Bears Leo and Melanka rescued after 14 years in captivity in Ukraine

Bears Leo and Melanka being rescued before being transported to Bear Sanctuary Domazhyr, Ukraine, © Svetlana Dmitrenko | FOUR PAWS
Bears Leo and Melanka being rescued before being transported to Bear Sanctuary Domazhyr, Ukraine, © Svetlana Dmitrenko | FOUR PAWS

Brown bears Leo and Melanka have spent 14 years in small concrete cages at the presidential residence of Syniogora in the village of Huta in Ukraine.

Animal welfare organization Four Paws rescued the two brown bears and brought them to their bear sanctuary Domazhyr in Western Ukraine on Tuesday.

Multiple Ukrainian presidents have visited the residence for meetings, holiday retreats or hunting, and have witnessed the cruel keeping of Leo and Malenka.

After years of negotiations, Four Paws finally convinced the responsible authorities to take the two bears to their sanctuary.

14 years on concrete floors
In 2006, the then cubs Leo and Melanka were brought to the presidential residence of Syniogora. They were kept in a small, dirty enclosure, without any vegetation or activities to engage their natural behaviors.

In addition to the lack of any stimulus, their food and water containers were filthy. Both bears spent every day on concrete floors, without protection from the sun or rain.

“Leo and Melanka have arrived safely at their new home. They were vaccinated and chipped before departure and will receive a thorough medical examination once they have settled in,” Ihor Nykolyn, site manager at the sanctuary, said.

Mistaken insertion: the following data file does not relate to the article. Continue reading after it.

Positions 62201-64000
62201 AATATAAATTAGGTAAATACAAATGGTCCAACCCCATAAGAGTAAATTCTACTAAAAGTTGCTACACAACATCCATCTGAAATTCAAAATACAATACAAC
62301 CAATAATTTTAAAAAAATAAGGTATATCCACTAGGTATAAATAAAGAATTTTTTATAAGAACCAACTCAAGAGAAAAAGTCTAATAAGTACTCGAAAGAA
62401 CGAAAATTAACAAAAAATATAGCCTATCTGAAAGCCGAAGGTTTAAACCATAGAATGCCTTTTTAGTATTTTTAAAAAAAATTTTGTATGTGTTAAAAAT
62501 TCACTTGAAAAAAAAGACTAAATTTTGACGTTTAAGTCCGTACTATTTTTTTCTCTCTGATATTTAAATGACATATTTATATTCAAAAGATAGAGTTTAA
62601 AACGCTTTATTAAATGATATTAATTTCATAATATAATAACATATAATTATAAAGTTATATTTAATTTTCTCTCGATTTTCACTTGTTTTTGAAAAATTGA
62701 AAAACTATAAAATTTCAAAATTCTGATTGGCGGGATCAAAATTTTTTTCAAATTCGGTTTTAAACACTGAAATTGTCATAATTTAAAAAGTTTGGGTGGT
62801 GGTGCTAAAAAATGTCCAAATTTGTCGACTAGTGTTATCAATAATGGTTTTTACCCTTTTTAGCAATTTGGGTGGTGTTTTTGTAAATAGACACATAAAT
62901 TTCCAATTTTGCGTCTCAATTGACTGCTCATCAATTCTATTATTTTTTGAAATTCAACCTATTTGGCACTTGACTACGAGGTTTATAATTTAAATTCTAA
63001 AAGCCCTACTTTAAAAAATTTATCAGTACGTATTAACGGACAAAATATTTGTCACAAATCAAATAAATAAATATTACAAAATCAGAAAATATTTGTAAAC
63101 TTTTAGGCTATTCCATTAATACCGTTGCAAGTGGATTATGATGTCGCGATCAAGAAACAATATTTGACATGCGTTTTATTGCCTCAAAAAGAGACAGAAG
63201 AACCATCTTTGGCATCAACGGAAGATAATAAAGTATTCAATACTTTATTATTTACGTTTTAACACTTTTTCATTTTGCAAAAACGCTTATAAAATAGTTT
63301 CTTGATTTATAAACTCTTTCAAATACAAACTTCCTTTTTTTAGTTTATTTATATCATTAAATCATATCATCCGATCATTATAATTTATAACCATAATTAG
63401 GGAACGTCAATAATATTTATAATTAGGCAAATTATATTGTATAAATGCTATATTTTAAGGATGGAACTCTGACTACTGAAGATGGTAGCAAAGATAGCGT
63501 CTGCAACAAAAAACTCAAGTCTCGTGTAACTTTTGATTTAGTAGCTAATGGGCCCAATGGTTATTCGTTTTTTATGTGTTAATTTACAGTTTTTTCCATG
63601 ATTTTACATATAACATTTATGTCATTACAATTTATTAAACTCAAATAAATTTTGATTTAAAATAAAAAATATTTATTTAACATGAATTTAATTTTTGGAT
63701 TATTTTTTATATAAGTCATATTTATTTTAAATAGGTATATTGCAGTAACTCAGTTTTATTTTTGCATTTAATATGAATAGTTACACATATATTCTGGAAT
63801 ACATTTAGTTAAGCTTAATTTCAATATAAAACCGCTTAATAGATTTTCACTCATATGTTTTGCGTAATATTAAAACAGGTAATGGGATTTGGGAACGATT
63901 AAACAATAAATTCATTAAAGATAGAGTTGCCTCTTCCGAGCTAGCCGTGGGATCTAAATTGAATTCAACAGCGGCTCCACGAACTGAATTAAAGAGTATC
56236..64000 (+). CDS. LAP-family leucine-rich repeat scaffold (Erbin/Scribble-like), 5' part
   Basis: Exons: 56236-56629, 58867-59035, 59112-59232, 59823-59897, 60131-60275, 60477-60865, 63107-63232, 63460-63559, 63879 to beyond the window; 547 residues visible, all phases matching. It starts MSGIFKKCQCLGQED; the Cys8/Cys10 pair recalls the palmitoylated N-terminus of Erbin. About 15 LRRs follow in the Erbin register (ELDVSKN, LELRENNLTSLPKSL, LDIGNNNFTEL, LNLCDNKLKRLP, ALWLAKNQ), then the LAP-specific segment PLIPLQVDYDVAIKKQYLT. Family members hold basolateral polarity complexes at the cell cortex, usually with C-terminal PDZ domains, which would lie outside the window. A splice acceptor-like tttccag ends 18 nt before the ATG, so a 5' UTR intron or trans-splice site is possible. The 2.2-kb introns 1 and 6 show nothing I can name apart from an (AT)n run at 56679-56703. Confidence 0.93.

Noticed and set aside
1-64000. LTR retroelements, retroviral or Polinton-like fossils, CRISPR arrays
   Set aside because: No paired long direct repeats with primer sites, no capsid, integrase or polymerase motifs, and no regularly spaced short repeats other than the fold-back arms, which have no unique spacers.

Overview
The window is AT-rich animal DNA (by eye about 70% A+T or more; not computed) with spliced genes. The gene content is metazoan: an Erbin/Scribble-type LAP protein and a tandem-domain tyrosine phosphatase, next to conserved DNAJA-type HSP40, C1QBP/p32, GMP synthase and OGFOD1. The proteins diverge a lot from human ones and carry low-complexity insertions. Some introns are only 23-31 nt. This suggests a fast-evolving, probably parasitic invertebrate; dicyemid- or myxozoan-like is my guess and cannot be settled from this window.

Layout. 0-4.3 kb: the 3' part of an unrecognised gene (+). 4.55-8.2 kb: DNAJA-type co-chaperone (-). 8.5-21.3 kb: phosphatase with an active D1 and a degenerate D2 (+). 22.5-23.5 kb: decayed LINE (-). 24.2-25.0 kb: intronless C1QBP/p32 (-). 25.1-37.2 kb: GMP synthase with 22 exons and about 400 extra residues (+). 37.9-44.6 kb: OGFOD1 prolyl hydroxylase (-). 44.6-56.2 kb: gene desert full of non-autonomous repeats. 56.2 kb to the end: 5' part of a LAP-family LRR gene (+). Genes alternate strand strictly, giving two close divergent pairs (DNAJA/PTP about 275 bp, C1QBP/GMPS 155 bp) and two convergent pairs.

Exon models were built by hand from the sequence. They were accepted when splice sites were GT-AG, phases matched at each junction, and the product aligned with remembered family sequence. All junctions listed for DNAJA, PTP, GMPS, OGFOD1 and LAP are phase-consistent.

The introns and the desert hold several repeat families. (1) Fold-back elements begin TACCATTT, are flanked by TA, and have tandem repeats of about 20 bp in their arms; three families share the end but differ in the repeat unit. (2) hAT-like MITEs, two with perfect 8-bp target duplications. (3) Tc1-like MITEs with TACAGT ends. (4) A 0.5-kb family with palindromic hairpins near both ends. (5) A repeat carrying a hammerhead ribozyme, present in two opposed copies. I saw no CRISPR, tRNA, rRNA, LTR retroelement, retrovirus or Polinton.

“As a result of the poor conditions they have been kept in and lack of enrichment, both bears are showing stereotypical behavior. Now they are being given time to rest and will receive all the care they need after the years of neglect they had to endure,” he added.

80 bears live in cruel captivity
According to Four Paws, an estimated 80 bears still live in cruel captivity across Ukraine, most of them as visitor attractions near restaurants and in circuses and up to 20 on hunting stations.

Four Paws wants the responsible authorities to effectively enforce its existing laws against cruel bear keeping across the country.

The private keeping of bears was forbidden by law in Ukraine in 2011 unless the owner has official permission from the authorities and keeps the bears in conditions that meet their biological and individual needs.

Due to a severe lack of enforcement, bears are still traded and bred. “Melanka gave birth multiple times in the past. Unfortunately, we do not know the whereabouts of those bears and cannot rule out the possibility that they might have even ended up at hunting stations as baiting bears to train hunting dogs,” Nykolyn said.

“Sadly, bears in Ukraine continue to suffer because the law is neither enforced effectively nor appropriate punishments administered,” he continued.

The bear sanctuary now has 19 bears, including Leo and Malenka.

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